background preloader

Web 2.0 Expo NY: Clay Shirky (shirky.com) It's Not Information Overload. It's Filter Failure.

Web 2.0 Expo NY: Clay Shirky (shirky.com) It's Not Information Overload. It's Filter Failure.

New report says Foxconn employees abused Foxconn, the world’s largest manufacturer of electrical components, is facing a leaked report that states the company abuses its employees. The report also says that the company has been responsible for harsh punishment, illegal labor practices and unsafe working conditions for its workers. In May,it was reported that 11 workers had committed suicide and that the last employee had only been working for Foxconn for 42 days. The tense situation ended with Foxconn announcing a 30% pay-raise for its workers. A survey, conducted by more than 60 teachers and students from 20 different universities in Hong Kong and Taiwan found that at the company’s Shenzhen, Kunshan, Taiyuan, Wuhan and Shanghai plants, workers were being abused and were the victims of other human rights violations. Global Times has reported that 38.1% of all Foxconn workers had been subject to privacy invasion by management and that 16.4% had been physically abused. Image Source: Gizmodo

Content Is No Longer King: Curation Is King What Would a Fair-Labor iPod Cost? - Umair Haque - Harvard Busin by Umair Haque | 4:52 PM July 30, 2009 Just how much of a Constructive Capitalist is Apple? There’s been a ton of discussion about Apple’s Chinese suppliers, and their relatively poor labour conditions recently — along the lines of, “enjoy your sweatshop produced iPods, evil Americans.” What’s more interesting is the counter-factual: how much would it cost to produce a “Good iPod”? One not produced in a sweatshop, but under decent labour conditions. That’s what I calculated. The results are surprising. Now, these numbers aren’t exact — they’re estimates I threw together in 20 minutes. Is a 23% price difference between a “Good” and “Evil iPod” worth it — to Apple, society, communities, and our economy? I think the real question is: how long can we afford not to? The American manufacturing sector has been eviscerated by an insistence on near-term cost-cutting — and today, our lack of standards and manufacturing competence has led to a dearth of innovation exactly when we need it most.

Why Social Media Curation Matters - Technorati Blogging Over the past few weeks I've raved about the current raft of social media curation start-ups. I've rambled on and on about all of the new features that are being added to sites like Curated.By, Storify and Keepstream. What I haven’t explained to my friends, family, Twitter followers and just about anybody I engage in tech conversation with for more than a couple of minutes, is why it all matters. With registered Twitter users numbering somewhere in the region of 150 million, their fire hose is pumping out tens of millions of tweets a day. Granted, not all of this data is worth capturing. So, how do you decide what’s worth keeping?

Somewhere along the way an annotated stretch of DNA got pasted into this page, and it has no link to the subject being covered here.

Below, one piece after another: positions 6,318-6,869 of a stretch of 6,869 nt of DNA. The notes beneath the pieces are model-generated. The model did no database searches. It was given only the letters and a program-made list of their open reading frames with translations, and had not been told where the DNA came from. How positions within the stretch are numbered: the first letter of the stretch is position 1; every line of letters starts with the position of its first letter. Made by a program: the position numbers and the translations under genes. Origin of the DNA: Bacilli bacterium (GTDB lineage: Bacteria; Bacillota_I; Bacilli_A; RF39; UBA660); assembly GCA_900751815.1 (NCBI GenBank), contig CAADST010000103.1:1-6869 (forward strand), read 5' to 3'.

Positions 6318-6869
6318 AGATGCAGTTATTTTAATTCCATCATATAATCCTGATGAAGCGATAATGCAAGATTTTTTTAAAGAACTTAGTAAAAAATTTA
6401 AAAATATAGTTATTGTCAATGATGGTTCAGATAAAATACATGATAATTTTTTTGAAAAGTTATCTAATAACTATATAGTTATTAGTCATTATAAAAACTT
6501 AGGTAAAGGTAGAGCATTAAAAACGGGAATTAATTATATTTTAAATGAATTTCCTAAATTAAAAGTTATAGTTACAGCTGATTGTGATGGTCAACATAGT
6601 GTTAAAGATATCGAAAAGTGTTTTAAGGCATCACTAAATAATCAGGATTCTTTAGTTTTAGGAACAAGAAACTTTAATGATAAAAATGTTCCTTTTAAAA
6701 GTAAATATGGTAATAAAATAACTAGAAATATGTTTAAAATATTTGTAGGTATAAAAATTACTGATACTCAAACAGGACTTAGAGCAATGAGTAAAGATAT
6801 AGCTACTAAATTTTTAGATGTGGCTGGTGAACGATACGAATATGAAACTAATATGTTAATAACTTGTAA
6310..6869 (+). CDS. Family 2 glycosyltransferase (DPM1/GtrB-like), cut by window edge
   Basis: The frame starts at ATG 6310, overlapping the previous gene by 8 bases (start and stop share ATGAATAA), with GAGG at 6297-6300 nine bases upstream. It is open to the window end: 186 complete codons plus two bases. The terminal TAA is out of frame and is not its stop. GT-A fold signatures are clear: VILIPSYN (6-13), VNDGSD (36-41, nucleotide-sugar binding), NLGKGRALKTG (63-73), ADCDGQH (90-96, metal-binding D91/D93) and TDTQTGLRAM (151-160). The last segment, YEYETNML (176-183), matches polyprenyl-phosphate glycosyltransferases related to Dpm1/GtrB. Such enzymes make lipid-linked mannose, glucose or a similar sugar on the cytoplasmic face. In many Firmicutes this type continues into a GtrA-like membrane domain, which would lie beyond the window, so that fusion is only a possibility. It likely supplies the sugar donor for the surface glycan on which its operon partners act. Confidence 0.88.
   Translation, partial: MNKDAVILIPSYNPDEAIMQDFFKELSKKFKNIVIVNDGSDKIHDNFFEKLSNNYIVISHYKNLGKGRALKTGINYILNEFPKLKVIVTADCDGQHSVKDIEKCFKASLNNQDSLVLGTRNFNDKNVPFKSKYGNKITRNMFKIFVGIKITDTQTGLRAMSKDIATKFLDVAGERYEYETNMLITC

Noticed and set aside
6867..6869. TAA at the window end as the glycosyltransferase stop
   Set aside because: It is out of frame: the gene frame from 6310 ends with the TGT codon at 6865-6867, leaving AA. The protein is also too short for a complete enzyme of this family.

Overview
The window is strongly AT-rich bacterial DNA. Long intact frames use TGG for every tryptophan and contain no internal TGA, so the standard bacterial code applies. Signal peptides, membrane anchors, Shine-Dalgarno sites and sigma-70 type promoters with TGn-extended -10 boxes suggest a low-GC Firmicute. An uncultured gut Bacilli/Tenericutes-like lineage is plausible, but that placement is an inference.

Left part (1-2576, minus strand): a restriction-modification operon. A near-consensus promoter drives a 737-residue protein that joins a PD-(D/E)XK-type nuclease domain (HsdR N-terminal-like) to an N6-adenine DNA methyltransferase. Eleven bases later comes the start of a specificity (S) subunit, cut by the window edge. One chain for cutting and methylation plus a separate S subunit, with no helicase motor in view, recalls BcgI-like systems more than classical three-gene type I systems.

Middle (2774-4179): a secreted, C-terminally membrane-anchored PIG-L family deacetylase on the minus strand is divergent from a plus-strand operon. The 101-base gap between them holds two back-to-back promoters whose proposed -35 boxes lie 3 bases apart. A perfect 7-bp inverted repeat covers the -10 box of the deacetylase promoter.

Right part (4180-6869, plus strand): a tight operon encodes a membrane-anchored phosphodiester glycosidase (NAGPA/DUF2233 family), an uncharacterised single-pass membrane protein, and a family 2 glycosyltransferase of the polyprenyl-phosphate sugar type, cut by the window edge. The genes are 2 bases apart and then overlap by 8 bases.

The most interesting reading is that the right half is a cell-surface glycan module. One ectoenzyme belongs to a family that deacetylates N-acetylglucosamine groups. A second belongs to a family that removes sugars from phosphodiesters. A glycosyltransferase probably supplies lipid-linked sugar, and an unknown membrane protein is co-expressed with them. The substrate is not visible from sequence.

Google Fashion Shopping Site Makes Debut Google The site allows shoppers to use the choices of prominent style makers as inspiration. Its developers expect most users to find their “style twin” and shop in that individual’s boutique. On Google’s new fashion Web site, visitors can browse boutiques created by designers, celebrities, bloggers and other users. But go a couple of blocks from the main building, and the mood and the desk décor are conspicuously more invested in style. In a deliberate collision between nerds and fashion mavens, Google has created a new e-commerce site that significantly improves how fashion is presented and sold online. Boutiques.com has so many capabilities and components that even Google engineers have a hard time qualifying it. It is a place, then, to show off your fashion acumen, much as millions of Polyvore users already do in their picture collages. It is also a source of inspiration. The process at Boutiques.com is accomplished through visual search technology, and what style experts like Ms.